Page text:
Douglas Willis is a native Houstonian, alumnus of the University of St. Thomas (Houston, Texas), contributor to Wikipedia (a "Wikipedian" / "Wikieditor") and House/Trance addict!


This is my "whatever" page - you know,

whatever catches my and your interest in music, travel, history, current events, religion, politics, etc.



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Wikipedians Forever!

October 2013

Curious about Wikipedia?  The world's online encyclopedia is at your fingertips . . .


Note at the bottom of their main page that there are several Wiki departments you can go to for more information!




October 2013


National Alliance on Mental Illness

Click on the "Learn More" button!




Music . . .

October 2013



MUSIC - Check out Soundcloud for great music!


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AND A SALUTE TO . . .    

   Marshall McLuhan . . . 




My Disclaimer - legal and otherwise . . . My "cup of tea" may not be yours!  This page reflects my opinions, likes and affliations - no mis-representation, solicitation or monetary gain is intended by it - my page is presented solely for your enjoyment and information.


Douglas Willis

MUSIC . . . Starting with . . . .




Herbert Marshall McLuhan, CC (July 21, 1911 – December 31, 1980) was a Canadian philosopher of communication theory and a public intellectual. His work is viewed as one of the cornerstones of the study of media theory, as well as having practical applications in the advertising and television industries. McLuhan is known for coining the expressions the medium is the message and the global village, and for predicting theWorld Wide Web almost thirty years before it was invented.  Although he was a fixture in media discourse in the late 1960s, his influence began to wane in the early 1970s. In the years after his death, he continued to be a controversial figure in academic circles. With the arrival of the internet, however, interest in his work and perspective has renewed.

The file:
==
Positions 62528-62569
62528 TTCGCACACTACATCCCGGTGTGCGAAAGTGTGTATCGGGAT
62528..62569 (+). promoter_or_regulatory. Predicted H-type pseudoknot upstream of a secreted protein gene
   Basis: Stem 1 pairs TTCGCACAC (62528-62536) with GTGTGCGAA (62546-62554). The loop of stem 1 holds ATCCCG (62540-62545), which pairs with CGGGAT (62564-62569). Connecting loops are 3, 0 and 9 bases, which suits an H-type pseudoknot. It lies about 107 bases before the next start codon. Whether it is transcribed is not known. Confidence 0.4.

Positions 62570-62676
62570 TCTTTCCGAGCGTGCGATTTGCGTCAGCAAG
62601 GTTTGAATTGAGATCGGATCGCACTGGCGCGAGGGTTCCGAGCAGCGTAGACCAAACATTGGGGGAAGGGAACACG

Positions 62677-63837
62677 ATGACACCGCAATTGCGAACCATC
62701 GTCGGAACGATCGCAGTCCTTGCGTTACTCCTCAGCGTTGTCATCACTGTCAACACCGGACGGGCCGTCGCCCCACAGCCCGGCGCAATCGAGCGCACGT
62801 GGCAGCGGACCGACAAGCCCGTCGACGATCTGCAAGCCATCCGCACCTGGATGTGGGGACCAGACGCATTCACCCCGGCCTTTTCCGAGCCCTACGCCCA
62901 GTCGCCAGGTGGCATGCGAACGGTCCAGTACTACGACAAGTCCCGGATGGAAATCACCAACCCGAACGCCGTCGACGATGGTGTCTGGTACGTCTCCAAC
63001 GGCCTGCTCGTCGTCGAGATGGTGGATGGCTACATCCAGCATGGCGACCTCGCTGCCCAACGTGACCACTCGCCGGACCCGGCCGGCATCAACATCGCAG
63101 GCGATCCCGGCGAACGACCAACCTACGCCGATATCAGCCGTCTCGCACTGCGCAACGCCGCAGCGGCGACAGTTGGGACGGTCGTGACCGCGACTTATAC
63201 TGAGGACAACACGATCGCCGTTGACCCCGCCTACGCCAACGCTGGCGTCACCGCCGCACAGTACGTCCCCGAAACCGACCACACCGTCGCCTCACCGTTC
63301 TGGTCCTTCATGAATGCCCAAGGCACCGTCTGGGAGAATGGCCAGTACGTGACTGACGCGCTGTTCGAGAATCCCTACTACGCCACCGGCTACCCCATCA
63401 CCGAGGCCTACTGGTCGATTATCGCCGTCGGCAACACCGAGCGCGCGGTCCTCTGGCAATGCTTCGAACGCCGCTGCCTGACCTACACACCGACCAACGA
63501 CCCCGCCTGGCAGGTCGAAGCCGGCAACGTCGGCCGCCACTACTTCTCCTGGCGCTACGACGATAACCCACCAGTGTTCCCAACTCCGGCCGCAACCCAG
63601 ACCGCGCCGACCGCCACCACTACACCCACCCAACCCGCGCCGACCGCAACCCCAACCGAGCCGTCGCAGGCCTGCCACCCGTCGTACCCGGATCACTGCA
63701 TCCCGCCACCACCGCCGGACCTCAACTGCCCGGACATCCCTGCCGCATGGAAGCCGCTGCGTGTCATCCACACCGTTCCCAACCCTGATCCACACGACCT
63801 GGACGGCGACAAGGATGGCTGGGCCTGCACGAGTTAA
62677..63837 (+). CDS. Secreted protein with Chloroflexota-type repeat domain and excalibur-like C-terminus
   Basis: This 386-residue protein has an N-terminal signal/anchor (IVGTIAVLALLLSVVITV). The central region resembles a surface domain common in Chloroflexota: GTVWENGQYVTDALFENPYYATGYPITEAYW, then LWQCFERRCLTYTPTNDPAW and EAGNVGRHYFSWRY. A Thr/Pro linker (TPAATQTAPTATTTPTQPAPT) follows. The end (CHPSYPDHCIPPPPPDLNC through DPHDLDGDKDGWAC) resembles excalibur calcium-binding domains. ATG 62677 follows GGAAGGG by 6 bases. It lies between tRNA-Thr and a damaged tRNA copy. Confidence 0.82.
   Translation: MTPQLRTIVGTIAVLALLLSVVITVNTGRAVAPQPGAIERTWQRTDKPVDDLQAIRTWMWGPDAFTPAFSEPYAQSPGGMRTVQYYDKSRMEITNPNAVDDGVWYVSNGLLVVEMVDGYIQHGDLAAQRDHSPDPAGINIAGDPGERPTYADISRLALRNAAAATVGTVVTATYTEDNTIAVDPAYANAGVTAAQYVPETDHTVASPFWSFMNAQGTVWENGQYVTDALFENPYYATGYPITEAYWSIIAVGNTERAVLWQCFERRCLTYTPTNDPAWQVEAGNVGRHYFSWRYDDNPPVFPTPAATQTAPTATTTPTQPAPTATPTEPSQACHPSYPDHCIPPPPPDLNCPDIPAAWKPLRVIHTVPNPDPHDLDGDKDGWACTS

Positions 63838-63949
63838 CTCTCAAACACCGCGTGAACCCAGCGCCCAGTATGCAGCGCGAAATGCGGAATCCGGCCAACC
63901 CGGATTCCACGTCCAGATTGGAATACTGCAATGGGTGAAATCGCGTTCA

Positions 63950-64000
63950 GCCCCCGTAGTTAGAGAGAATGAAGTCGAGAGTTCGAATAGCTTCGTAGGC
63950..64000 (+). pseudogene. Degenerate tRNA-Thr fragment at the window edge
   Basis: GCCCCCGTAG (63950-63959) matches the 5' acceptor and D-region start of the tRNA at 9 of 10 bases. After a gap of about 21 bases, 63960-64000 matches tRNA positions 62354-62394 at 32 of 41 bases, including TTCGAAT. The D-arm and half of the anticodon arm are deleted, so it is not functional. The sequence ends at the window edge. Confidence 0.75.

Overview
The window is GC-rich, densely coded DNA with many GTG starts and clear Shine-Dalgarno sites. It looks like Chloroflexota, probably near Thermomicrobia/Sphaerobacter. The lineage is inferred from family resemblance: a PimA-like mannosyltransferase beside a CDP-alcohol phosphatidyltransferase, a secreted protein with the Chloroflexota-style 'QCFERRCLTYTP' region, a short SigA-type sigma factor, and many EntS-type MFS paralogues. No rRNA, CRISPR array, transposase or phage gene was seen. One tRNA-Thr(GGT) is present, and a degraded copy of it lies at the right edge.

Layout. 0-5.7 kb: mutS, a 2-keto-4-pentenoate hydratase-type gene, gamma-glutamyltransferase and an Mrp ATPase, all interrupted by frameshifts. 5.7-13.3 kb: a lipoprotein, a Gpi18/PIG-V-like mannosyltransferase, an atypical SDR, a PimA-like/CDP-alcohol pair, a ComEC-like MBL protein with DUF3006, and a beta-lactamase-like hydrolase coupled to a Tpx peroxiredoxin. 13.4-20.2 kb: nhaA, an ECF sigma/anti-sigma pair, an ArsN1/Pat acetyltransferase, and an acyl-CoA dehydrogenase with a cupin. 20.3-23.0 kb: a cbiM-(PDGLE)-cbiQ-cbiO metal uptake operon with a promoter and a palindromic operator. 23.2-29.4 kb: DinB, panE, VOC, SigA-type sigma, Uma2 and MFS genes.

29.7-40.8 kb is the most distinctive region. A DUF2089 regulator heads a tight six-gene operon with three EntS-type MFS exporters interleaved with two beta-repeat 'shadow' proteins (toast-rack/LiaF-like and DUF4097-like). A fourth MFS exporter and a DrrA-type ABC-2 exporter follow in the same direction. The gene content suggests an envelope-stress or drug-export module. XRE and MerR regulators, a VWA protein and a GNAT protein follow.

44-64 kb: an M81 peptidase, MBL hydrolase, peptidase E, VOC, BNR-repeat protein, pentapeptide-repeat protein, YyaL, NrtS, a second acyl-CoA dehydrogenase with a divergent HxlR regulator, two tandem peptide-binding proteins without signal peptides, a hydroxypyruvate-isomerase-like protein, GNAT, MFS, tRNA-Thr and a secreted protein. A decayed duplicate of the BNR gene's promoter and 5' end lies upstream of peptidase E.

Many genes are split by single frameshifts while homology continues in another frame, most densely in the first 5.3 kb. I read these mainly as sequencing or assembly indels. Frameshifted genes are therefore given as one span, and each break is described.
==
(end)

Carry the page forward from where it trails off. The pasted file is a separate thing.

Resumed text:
In the early 1950s, McLuhan began the Communication and Culture seminars, funded by the Ford Foundation, at the University of Toronto. As his reputation grew, he received a growing number of offers from other universities and, to keep him, the university created the Centre for Culture and Technology in 1963.  He published his first major work during this period: The Mechanical Bride (1951) was an examination of the effect of advertising on society and culture. He also produced an important journal, Explorations, with Edmund Carpenter, throughout the 1950s. Together with Harold Innis, Eric A. Havelock, and Northrop Frye, McLuhan and Carpenter have been characterized as the Toronto School of communication theory. McLuhan remained at the University of Toronto through 1979, spending much of this time as head of his Centre for Culture and Technology.McLuhan was credited with coining the phrase Turn on, tune in, drop out by its popularizer, Timothy Leary, in the 1960s.

In a 1988 interview with Neil Strauss, Leary stated that slogan was "given to him" by McLuhan during a lunch in New York City. Leary said McLuhan "was very much interested in ideas and marketing, and he started singing something like, 'Psychedelics hit the spot / Five hundred micrograms, that’s a lot,' to the tune of a Pepsi commercial. Then he started going, 'Tune in, turn on, and drop out.'"